6 Ways To Create Atmosphere (Easily)

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Need background atmosphere, or more tension in your music? Read on for MusicTech’s guide to adding drama, ambience and occasional menace to your productions…


create atmosphere


We all know DAWs are great at helping you put together music. Beats, basslines and leads can be produced easily with plug-in instruments in the likes of Logic, Live and Cubase. Each sequencer also has ways to record external sounds and instruments in, of course.

So far, so good. But adding drama or atmosphere to your music is the jam in the cake – it’s often the point at which your basic production is lifted onto a new, professional level, one that separates your tune from tens of thousands of others. Read on, then, for how to lift your music with a bit of atmosphere…

1. Go opposite with your effects

Using software plug-ins is an obvious ploy to take your mixes to another place, and a touch of reverb will instantly take elements of your mix to fantasy land. Go too extreme, though, and you will drown the whole thing, so unless you’re Aphex Twin from a couple of decades back, you probably won’t get away with it. However, do consider the unusual when it comes to effects. We know one particularly atmospheric composer who takes all his analogue loveliness and puts it through a cheap, digital 90s effects processor.

A fave ploy of many dance musicians is to shove signals through guitar FX for extreme distortion. Do the opposite of what you might expect, then. Try Logic’s Pedalboard or NI’s Guitar Rig with your analogue synths, or run your guitar tone through the inputs of your hardware or software synths. Break out into the outside world from your in-the-box routes. Talking of the outside world…

2. Eurorack






The beauty of Eurorack is that it does whatever the heck you want it to (and a vast amount you hadn’t even considered), and that includes atmosphere in spades. If you want to add drama to a single sequence of notes, consider throwing it through a few modules. It’s not always predictable – you can say that a lot in the world of Eurorack – but you can bet your bottom Euro it’ll be interesting.

Make sure you record everything, mind. Recommendations include Erica Synths Fusion (£460), Expert Sleepers Disting mk3 (£125), AJH Ring SM (£250), Roland AIRA modules (£245), and Mutable Instruments Rings (£249). Software only? Softube Modular (from £66).

3. Massive plug-ins






There’ve been many BIG libraries and instruments released over the last two or three years that deliver on atmosphere. Our favourites include the vocal collections of Eduardo Tarilonte (Shevannai €159, Mystica €199); Output Sounds (Signal $199 and REV $199); Heavyocity (Gravity $499); and Gothic Instruments (Dronar from £66).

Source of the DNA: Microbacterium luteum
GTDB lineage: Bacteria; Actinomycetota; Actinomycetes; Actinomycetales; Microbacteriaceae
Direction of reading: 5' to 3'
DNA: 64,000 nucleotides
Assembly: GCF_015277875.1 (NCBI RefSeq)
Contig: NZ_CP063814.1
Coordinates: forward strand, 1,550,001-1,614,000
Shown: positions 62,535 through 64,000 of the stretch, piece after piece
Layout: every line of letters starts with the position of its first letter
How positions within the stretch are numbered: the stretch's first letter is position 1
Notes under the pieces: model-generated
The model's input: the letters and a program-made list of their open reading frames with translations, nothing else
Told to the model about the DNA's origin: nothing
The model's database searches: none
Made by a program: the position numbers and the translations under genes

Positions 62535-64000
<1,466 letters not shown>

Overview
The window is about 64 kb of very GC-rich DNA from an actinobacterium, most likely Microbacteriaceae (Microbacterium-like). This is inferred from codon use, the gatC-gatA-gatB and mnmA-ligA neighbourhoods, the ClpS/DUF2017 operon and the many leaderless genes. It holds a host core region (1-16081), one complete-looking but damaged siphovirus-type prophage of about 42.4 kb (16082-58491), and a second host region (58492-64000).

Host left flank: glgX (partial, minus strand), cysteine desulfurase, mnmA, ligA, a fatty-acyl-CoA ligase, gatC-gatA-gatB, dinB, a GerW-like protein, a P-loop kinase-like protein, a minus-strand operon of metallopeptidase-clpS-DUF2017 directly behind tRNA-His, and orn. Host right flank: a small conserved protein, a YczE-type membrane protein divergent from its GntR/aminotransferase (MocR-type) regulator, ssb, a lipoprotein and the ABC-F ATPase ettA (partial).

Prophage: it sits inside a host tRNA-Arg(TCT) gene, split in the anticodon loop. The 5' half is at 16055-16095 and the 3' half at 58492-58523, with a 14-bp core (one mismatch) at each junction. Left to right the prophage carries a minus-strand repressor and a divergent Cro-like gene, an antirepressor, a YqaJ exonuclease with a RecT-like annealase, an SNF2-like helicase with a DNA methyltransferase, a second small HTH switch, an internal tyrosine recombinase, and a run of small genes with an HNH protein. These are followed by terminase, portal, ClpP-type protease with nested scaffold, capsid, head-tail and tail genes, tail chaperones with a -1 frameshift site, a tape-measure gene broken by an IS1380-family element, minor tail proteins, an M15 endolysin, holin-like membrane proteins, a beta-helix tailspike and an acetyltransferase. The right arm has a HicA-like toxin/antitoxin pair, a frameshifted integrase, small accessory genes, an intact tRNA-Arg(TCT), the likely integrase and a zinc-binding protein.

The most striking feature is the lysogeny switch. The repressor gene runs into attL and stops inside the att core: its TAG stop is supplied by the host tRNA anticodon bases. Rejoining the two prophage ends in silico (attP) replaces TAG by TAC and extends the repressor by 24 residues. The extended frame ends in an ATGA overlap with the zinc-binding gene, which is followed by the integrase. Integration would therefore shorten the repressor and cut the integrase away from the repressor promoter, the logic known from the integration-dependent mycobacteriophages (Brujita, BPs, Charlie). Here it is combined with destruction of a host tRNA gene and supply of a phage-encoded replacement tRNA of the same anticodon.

4. Vocals






Any vocal lifts any tune. Fact. [Not if you are Jean-Michel Jarre – Ex Ed]. Breathy vocals will start adding atmosphere to something a little laidback, while whispered vocals will add more of a sensual element. Start putting vocals through effects and you can go anywhere between ‘odd’ and ‘downright menacing’. There’s nothing creepier than a treated voice, so if you’re following in the footsteps of Manson (Marilyn that is, not Charles or the indie band), consider some terrifying twisted vocals. Too scared to sing yourself? Consider vocal plug-ins like Yamaha’s Vocaloid (from £139); more unusual libraries like Big Fish Audio’s Cyborg (£139); or one of the gazillion sample collections out there.

5. Field recordings






Now, let us see, where on Earth can you get atmosphere? Why, the answer is the very planet Earth itself, of course! Get yourself a digital recorder, or a decent app for your smartphone, and take the thing everywhere with you and record your location. From rhythmic metallic industrial hammering to birds singing, from city noise to crashing seas, there’s a world of sound outside your studio window…

6. Wag the tail, record the wood






If you want a more thoughtful, ambient atmosphere as opposed to a dramatic or menacing one, again, don’t do the obvious. Ambient artists such as Brian Eno and soundtrack composers like Thomas Newman tend to favour the background textures of a recording, as opposed to the rather more up-front notes themselves.

Eno would rather take the reverb tail and construct pads out of that, while Newman tends to include the actual sound of the instrument – the wood, the strings and the background information. Both
of these approaches add an incredible subtlety to the results, one you can’t always put your finger on, but one that leads to an amazing overall atmosphere. Again, a less obvious route yields the best results.

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